During the summer of 2017 articles from our growing archive will be republished. This one was first published in January 2013.
Fredrika Gullfot and her colleagues grow algae. Two thousand square meters of abandoned greenhouses in Hammenhög in southern Sweden have been transformed from cultivating flowers and other plants to the production of single-celled algae. “We grow algae in a large number of five centimetre-wide glass tubes. The algae need light, carbon dioxide, some nutrients, and of course water, “says Fredrika Gullfot, who is CEO of the company.
“By growing in glass tubes, we optimize the availability of light. Bubbling occurs as we lead air into the pipes. Our algae farm is the first of its kind in Sweden, but abroad algae oil is a growing trend,” adds Gullfot. “Under Swedish conditions, growing algae yields 22 times more oil per hectare compared to the cultivation of rapeseed.”
Oil from algae
Plankton is a single-celled plant that lives in fresh and salt water all over the earth. Simris Alg starts from their own or purchased stock cultures and in vessels proliferate algae by cell division. It is quite slow in the beginning but after a few weeks, the algae culture grows up and is ready to be harvested. Algae mass is dried and ground, and through bio-refining, various chemical products are isolated like enzymes, fatty acids, pigments, antioxidants, proteins and amino acids. Algae oil can be used as feedstock for biofuels and the residual mass can be digested into biogas. When the algae are used for fuel production, the wastewater can provide nutrients for growth.
The global interest in what can be extracted from algae has increased. Among other things, the aerospace industry sees opportunities with algae to replace fossil fuels. A future scenario adopted by U.S. President Barack Obama aims to have 17 percent of the country’s fuel needs coming from cultivated algae. Swedish municipalities also see algae as a source of biogas. The food industry has its eyes on algae to produce dyes, fatty acids and antioxidants. Plankton can for example be used to extract the omega-3 fats used in food supplements.
“Algae oil can replace fish oil to limit overfishing,” says Gullfot. “A half a billion crowns of Omega 3 fish oil is sold in Sweden per year” Globally, 100,000 tons of fish oil is produced per year and demand is growing by 8 percent per year. “The food industry is also looking for environmentally friendly products that can substitute palm oil. The day the technology is mature enough to produce algae oil cheap in a really large scale will open up another huge market for Simris Alg and others.”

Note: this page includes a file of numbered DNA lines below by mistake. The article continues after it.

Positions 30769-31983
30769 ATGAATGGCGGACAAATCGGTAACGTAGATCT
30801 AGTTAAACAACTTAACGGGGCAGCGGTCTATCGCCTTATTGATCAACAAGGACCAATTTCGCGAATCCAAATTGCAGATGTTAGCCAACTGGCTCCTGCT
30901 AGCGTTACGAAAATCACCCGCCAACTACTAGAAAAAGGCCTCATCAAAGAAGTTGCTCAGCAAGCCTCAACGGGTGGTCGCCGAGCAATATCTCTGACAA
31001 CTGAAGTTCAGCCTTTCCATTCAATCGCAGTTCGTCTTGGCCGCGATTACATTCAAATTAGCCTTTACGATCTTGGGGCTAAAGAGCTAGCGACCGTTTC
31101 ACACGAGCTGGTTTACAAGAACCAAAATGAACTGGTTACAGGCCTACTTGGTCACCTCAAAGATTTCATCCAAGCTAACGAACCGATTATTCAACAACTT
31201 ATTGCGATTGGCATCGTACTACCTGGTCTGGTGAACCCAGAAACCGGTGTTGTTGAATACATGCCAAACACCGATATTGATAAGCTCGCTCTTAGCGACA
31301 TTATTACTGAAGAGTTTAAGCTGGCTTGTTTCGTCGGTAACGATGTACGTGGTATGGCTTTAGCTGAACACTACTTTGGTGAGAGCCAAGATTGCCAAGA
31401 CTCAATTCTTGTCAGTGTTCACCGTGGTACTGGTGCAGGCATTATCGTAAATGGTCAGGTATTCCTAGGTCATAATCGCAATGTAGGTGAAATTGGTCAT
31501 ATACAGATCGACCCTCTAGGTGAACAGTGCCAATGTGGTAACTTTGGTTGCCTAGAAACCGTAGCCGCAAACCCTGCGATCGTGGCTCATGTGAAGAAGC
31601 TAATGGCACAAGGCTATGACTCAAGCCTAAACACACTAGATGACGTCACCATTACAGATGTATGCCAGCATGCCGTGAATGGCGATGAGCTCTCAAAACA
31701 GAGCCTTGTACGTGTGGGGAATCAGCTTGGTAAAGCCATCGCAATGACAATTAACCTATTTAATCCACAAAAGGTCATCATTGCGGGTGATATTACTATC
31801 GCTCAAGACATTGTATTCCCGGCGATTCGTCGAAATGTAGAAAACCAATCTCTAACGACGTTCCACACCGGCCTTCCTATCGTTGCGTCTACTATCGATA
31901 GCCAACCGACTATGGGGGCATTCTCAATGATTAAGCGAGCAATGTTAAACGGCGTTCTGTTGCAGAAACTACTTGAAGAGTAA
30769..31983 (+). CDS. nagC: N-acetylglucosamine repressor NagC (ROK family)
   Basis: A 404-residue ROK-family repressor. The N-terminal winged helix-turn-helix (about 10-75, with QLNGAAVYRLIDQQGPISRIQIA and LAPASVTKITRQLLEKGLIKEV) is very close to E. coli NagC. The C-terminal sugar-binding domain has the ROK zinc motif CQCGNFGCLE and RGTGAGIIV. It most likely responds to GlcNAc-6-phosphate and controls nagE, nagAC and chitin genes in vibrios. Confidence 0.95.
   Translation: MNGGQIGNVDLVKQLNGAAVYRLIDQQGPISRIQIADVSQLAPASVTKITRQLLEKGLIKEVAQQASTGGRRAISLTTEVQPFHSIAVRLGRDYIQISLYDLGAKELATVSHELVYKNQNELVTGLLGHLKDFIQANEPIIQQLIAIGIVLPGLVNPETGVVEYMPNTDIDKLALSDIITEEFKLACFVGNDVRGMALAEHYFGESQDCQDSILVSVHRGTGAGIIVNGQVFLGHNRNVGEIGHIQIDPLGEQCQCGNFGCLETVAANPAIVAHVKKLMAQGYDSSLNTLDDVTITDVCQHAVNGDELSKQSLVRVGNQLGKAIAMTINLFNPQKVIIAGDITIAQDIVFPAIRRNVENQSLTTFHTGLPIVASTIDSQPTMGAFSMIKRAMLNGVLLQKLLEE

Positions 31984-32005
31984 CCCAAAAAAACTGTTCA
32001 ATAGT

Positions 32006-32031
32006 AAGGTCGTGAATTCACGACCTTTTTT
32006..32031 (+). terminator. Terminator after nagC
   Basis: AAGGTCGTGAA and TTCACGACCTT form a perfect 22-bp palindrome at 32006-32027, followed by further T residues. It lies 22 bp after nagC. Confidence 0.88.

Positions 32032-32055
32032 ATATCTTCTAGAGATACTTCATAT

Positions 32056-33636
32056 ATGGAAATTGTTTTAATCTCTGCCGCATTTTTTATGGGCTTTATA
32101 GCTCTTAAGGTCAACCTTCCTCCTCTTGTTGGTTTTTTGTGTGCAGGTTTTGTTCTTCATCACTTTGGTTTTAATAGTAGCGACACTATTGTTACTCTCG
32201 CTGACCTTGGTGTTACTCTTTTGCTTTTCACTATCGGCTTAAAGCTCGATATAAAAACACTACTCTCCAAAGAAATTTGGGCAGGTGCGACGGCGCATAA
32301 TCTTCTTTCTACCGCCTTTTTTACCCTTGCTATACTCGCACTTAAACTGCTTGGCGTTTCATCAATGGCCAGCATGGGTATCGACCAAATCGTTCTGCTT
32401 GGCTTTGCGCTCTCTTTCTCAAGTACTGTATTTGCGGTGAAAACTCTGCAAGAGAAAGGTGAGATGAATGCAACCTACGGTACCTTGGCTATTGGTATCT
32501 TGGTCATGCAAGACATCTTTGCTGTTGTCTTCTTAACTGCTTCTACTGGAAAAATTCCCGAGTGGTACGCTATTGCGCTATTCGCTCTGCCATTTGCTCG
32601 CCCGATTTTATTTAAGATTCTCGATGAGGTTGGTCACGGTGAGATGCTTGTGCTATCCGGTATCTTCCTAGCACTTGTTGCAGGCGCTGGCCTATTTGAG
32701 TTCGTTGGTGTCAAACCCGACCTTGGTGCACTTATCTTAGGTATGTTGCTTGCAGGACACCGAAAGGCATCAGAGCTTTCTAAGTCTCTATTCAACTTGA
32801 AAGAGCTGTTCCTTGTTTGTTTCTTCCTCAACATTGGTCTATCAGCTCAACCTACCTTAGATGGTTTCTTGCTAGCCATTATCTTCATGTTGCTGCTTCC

Algae can be grown in a relatively small area and the raw materials are almost free. One problem to solve is energy. Running pumps, greenhouse lights and dryers consumes a lot of electricity. “We established ourselves in southeast Skåne to get access to as much sunlight as possible. We have also been involved in an international project called AlgaePARC. The project seeks to make large-scale algae cultivation more energy efficient and therefore economically viable for the production of biofuels,” says Gullfot.
“Profitability is already available for the production of food ingredients, cosmetics and pharmaceuticals, but the production of biofuels at competitive prices is a challenge. The project, which is operated in the Netherlands is run together with the chemical company BASF, food company Unilever and energy company Exxon Mobil,” says Gullfot.
Acclaimed business idea
Simris Alg has received much attention in Sweden and internationally. The idea came from Fredrika Gullfot and Tony Fagerberg, students at KTH in Stockholm and Lund University, respectively. They had followed the international trend and were convinced that cultured microalgae could contribute to the development of renewable energy and the transition to sustainable food production. Their vision was to build a cutting-edge facility for the cultivation and production of microalgae, and to establish Simris Alg as a powerful drive motor in the development of microalgae technology in Sweden.
So far it has gone well and the basic idea has become a reality. The main focus of Simris Alg is to use algae to develop diet and feed supplements for both humans and animals. Even horses, dogs and cats need omega-3 fats. In time, the activities also will also cover the development and production of biofuels. The Explanatory Memorandum to Region Skåne’s 2012 Environmental Award, which was awarded to Simris Alg, noted that “Simris Alg works with a key technology to replace today’s fossil fuels and is a key player in environmental engineering in Sweden.”
Sweden also has the firm Asta Real specializing in algae cultivation. The company is owned by the Japanese company Fuji Chemical Industry and produces antioxidants used in foods, animal feed and cosmetics.
The article was published in March 2013